Accepting bad care.

The downside of empowering parents to know the difference between evidence-based care and myth-based care is that when they don't have the option of good care at they know it.

I see so many parents in the midst of crises and forced to make decisions because of circumstances out of their control: insurance, finances, disagreement on direction with spouses, geography, national health systems, co-morbidities that require care outside of ED specialty, parental health crises, multiple family crises, waitlists, age limits... there are more reasons NOT to be able to access the best care out there than ways to access it!

But sometimes we do have to accept care that we know is misguided, futile, and just plain wrong. There is a time to be angry about that, to point it out, and stand up to it... but unfortunately, not in the moment. We have to keep focused on the long-term goal: our loved one's life. There are times when being right isn't an asset, and fighting the urge to say so - to howl at the unfairness - is some of the bravest parenting we can do.

Coming off as the meddling, over-involved, know-it-all, angry, over-reaching, pain in the ass parent of the patient is so easy: All it takes is the faint whiff of our disapproval and a few pointed questions. Being THAT parent makes things worse for our kids in too many situations.

Have I done this? Yes. I've also accepted care that even at the time I knew wasn't good. I've agreed to things I knew I had to because I lacked the authority to stay no. I've worked with people that were great on 50% even though they had it wrong on the other 50. I've sat through advice that I knew we couldn't undermine.  It sucks.

The time to protest that, to try to fix the system, is later. Holding out for that is worth it, and feels great.


  1. Hi Laura, Sounds so familiar. Our family trusted the professionals because they used their credentials and a tone of "how could you possibly know how to fix this". Well I am starting to contact those professionals and coincidentally one that I provided some updated family/food information to - accepted me on LinkedIN as a "partner". I was in shock. Maybe the system can be changed. One patient at a time, one doctor at a time.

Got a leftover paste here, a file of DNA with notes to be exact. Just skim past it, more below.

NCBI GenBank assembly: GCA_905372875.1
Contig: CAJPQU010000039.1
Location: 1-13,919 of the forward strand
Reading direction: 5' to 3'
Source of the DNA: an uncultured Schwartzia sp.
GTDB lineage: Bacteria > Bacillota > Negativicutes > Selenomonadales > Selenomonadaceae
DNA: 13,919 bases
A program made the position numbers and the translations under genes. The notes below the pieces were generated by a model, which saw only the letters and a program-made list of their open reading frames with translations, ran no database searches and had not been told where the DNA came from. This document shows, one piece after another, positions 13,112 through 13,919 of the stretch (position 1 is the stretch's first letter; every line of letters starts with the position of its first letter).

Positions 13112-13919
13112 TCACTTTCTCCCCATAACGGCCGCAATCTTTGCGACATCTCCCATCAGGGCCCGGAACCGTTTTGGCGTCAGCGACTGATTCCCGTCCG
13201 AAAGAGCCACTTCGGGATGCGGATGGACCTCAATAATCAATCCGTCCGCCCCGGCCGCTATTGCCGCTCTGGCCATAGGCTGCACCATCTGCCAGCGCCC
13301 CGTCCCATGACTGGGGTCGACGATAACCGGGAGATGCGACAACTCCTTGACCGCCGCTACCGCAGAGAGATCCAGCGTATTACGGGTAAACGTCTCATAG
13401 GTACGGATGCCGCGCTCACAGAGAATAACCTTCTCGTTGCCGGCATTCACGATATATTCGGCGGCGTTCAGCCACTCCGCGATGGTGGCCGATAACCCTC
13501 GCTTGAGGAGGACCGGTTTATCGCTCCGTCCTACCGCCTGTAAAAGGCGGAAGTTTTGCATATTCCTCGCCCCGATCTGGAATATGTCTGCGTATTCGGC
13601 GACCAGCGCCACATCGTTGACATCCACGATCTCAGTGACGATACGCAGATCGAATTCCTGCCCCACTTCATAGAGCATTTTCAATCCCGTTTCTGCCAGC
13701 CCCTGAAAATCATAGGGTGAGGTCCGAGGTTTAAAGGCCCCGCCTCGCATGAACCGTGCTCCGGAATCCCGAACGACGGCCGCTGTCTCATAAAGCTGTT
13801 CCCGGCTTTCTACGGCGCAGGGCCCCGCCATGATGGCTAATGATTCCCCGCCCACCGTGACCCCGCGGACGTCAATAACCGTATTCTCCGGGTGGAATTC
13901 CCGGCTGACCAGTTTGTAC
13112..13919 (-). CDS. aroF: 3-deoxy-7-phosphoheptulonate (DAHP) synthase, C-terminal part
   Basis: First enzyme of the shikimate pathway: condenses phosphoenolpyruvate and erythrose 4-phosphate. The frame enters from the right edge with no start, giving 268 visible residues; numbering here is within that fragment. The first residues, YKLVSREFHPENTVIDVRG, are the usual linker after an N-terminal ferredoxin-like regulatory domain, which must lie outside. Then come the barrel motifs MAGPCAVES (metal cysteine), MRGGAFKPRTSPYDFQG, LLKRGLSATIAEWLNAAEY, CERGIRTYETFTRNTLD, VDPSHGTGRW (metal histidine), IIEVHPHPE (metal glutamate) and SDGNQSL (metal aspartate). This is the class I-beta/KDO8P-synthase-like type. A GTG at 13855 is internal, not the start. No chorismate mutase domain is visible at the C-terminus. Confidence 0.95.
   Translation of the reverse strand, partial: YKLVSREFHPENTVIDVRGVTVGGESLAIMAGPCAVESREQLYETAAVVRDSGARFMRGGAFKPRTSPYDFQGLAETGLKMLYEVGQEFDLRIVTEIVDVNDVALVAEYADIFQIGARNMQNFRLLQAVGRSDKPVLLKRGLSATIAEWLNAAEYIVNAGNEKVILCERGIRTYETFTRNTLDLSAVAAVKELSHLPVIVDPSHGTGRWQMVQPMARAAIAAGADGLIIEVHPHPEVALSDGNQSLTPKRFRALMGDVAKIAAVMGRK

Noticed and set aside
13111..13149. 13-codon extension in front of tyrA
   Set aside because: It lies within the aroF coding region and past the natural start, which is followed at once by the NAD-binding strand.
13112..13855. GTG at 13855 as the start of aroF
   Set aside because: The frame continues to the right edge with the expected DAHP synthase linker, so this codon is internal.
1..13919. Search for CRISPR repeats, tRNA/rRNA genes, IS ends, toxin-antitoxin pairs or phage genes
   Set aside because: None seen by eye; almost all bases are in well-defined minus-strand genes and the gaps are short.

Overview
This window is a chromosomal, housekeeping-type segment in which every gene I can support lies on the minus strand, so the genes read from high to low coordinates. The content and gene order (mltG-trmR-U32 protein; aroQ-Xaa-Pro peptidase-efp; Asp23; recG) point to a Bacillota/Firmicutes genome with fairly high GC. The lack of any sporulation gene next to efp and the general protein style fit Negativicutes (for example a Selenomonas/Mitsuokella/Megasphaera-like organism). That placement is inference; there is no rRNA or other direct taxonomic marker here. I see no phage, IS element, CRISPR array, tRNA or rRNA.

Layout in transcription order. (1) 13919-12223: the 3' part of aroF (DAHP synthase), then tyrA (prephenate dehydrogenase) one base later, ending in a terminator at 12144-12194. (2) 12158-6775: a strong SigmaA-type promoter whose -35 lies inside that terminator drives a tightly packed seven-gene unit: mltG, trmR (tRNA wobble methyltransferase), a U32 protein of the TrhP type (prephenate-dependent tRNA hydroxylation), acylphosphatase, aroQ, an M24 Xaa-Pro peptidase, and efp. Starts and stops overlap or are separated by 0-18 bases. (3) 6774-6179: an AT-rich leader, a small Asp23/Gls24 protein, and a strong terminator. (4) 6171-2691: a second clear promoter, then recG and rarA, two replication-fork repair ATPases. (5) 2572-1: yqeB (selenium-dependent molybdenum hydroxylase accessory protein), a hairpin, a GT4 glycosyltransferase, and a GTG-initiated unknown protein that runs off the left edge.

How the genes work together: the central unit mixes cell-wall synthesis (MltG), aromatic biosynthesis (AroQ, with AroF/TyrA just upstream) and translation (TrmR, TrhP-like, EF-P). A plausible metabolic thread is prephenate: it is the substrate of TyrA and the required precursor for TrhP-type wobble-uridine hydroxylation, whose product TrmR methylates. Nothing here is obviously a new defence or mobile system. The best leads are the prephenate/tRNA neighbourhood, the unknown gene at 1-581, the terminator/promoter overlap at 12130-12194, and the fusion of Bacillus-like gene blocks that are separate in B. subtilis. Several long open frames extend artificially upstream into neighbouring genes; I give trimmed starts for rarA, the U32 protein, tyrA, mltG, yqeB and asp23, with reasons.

Keep up your good work. Your words cause thought and inspiration.


  2. I have also bitten my tongue when intervention would make the situation worse or push me out of the loop however there are also times when you have to stand up to practices that are just too damaging to be allowed to continue. An important part of activism is knowing when these times are and responding calmly with scientific backup. Tough.

  3. Good on you, Karen, for going back to them. I still haven't done that!

  4. You are so right, Red - I still struggle with that!!

  5. I hear your words to me in here Laura.


  6. I'm sorry to say that I am not thinking of a particular situation: it's mine and that of SO MANY families I know.

  7. so, so, so many families - mine included and NO I've not always managed to keep my mouth shut and I HAVE made the situation worse for my loved one. Red, you are right, we need to be able to adapt the Serenity Prayer just for activists. I do have to say though that knowing that, while life isn't perfect, to some extent we are now in that time period which could be described as "later" and having, whether it lasts or not, the luxury of time to construct evidence based arguments and find references is simply wonderful. NOW is the time for ME to tilt at a few windmills although there are some which are still too red hot for me to go near.

  8. by the way don't google for a picture of "red-hot windmills" not a good idea!